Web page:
What is Borderline Personality Disorder (BPD)?
Borderline Personality Disorder (BPD) is a complex mental health condition. It impacts how a person feels about themselves and others. BPD is characterized by intense, unstable emotions, difficult relationships, and personal feelings of insecurity.
People with BPD often experience intense and unstable emotions over long periods, making it difficult to return to a stable baseline following an emotionally provoking incident. This instability may lead to self-harm, and other harmful habits might stem from a lack of self-control.
Gender Differences in Borderline Personality Disorder (BPD)?
Recent research has demonstrated that men and women are diagnosed with Borderline Personality Disorder (BPD) equally. However, men and women may experience different presentations of BPD symptoms. Men are more likely to demonstrate an explosive temperament and have a substance use disorder or an antisocial personality disorder. Women are more likely to develop eating, mood, anxiety and post-traumatic stress disorders.
Signs and Symptoms of Borderline Personality Disorder
BPD symptoms commonly arise in late adolescence or early adulthood. A troubling or stressful event might either set off or worsen symptoms. Symptoms usually fade away with time.
Borderline Personality Disorder symptoms may present differently for each person and range from mild to severe in intensity. Since BPD and bipolar disorder symptoms are similar, individuals frequently mix the two.
The following are the most prevalent symptoms of BPD:
- Frequent and intense mood swings
- Fear of abandonment
- Difficulty maintaining relationships
- Impulsive and dangerous behavior
- Unstable personal relationships
- Distorted and unstable self-image
- Self-harming behavior, including suicidal threats or attempts
- Dissociative feelings
Causes of Borderline Personality Disorder
Researchers believe BPD is the result of a variety of factors, including:
People who have been through traumatic life events, such as physical or sexual abuse as a child, or neglect and separation from their caregivers, are more likely to develop BPD.
While no one gene or gene profile has been proven to cause BPD, research has shown that having a family member with BPD increases the chances of a person developing it.
The brain parts that control emotions, decision-making, and judgment may look differently for individuals with BPD, suggesting a neurological basis for some symptoms.
Treatments for BPD
Borderline Personality Disorder (BPD) is a treatable condition. Individuals with BPD can manage their symptoms and live fulfilling lives. Examples of treatment options include:
Dialectical Behavioral Therapy (DBT) and Cognitive Behavioral Therapy (CBT) are most used to treat BPD. A counselor works with the client during several sessions to learn distress tolerance skills, emotional regulation skills, how to recognize and change unwanted behaviors and how to gain a new perspective to help improve relationships with oneself and others.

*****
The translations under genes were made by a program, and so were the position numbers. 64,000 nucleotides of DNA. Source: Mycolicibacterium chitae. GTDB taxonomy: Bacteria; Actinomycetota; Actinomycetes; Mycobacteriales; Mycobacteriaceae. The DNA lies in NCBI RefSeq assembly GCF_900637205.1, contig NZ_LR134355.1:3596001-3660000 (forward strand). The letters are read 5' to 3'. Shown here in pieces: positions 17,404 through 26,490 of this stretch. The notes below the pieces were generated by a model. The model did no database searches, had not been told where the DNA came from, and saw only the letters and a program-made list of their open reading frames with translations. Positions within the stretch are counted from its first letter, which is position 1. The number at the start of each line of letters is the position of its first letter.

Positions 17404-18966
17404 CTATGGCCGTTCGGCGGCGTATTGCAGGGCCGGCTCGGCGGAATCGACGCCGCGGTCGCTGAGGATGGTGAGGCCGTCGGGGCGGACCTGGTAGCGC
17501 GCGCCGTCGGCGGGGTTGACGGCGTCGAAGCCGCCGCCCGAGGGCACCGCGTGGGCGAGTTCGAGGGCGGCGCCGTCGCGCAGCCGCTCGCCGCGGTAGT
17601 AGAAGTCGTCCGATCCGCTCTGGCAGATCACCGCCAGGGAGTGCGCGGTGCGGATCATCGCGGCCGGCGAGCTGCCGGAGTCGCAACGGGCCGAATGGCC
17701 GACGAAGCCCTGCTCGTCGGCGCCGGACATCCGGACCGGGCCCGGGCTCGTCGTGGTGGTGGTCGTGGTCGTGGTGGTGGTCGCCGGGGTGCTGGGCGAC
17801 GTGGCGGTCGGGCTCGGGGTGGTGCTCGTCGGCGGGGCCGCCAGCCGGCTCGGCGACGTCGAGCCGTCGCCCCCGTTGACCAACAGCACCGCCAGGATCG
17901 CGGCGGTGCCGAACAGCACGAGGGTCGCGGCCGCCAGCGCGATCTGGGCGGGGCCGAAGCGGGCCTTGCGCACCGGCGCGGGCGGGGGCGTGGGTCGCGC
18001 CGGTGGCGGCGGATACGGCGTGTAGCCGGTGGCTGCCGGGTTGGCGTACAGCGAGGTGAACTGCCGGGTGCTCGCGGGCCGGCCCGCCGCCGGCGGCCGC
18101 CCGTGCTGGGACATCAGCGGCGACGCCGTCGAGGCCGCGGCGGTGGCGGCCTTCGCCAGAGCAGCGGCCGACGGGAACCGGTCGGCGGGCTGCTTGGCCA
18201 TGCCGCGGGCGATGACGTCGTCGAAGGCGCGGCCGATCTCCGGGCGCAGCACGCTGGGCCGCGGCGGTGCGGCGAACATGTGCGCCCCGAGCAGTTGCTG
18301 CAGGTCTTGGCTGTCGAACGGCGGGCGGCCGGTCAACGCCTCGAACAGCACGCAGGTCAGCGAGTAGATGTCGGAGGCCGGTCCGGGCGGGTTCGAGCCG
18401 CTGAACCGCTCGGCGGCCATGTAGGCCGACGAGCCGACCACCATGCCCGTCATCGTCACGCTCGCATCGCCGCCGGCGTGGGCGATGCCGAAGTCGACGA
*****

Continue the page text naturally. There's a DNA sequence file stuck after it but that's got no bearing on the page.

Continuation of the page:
Although no medication can cure BPD, doctors may prescribe one or more drugs to alleviate its symptoms such as anti-depressants. Medications can help manage anxiety and depression, mood swings, and impulsive behavior.
Frequently Ask Questions
Borderline Personality Disorder (BPD) is often misunderstood. To support a loved one with Borderline Personality Disorder (BPD), you may want to consider:
- Reading up on common myths of BPD: Borderline Personality Disorder (BPD) holds many misconceptions, such as being untreatable, resulting from child abuse, or only affecting women. By researching the disorder, you will be more equipped to help someone with Borderline Personality Disorder (BPD) receive quality care and treatment.
- Looking for warning signs: People with Borderline Personality Disorder (BPD) often struggle with self-regulation. Keeping an eye out for self-harm, relationship instability, or extreme emotional swings may help identify symptoms that may require treatment.
- Speaking honestly and kindly: Borderline Personality Disorder (BPD) is a treatable condition, and many people with Borderline Personality Disorder (BPD) go on to live long and fulfilling lives. If you would like to encourage a loved one to seek treatment, staying positive and speaking to them without judgment is important.
Borderline Personality Disorder (BPD) impacts men and women equally. However, how men and women may experience Borderline Personality Disorder (BPD) symptoms may differ. For example, while men are more likely to engage in substance abuse, women are more likely to develop disordered eating.
There is no “best” treatment. Individualized treatment plans are most efficacious. Speaking honestly to your practitioner or therapist can help you find what type of treatment suits your needs, goals and personality.
The information on this page, or elsewhere on this site, is not intended to take the place of diagnosis, treatment or informed advice from a qualified mental health professional. You should not take or avoid any action without consultation with the latter.
If you would like to talk to a counselor, please click here.
Borderline personality disorder – Symptoms and causes. (2019, July 17). Mayo Clinic. https://www.mayoclinic.org/diseases-conditions/borderline-personality-disorder/symptoms-causes/syc-20370237
Borderline personality disorder. (2019, October 5). NAMI: National Alliance on Mental Illness. https://www.nami.org/About-Mental-Illness/Mental-Health-Conditions/Borderline-Personality-Disorder
Borderline Personality Disorder (BPD): Symptoms, Treatment, Causes. (2018, September 13). Cleveland Clinic. https://my.clevelandclinic.org/health/diseases/9762-borderline-personality-disorder-bpd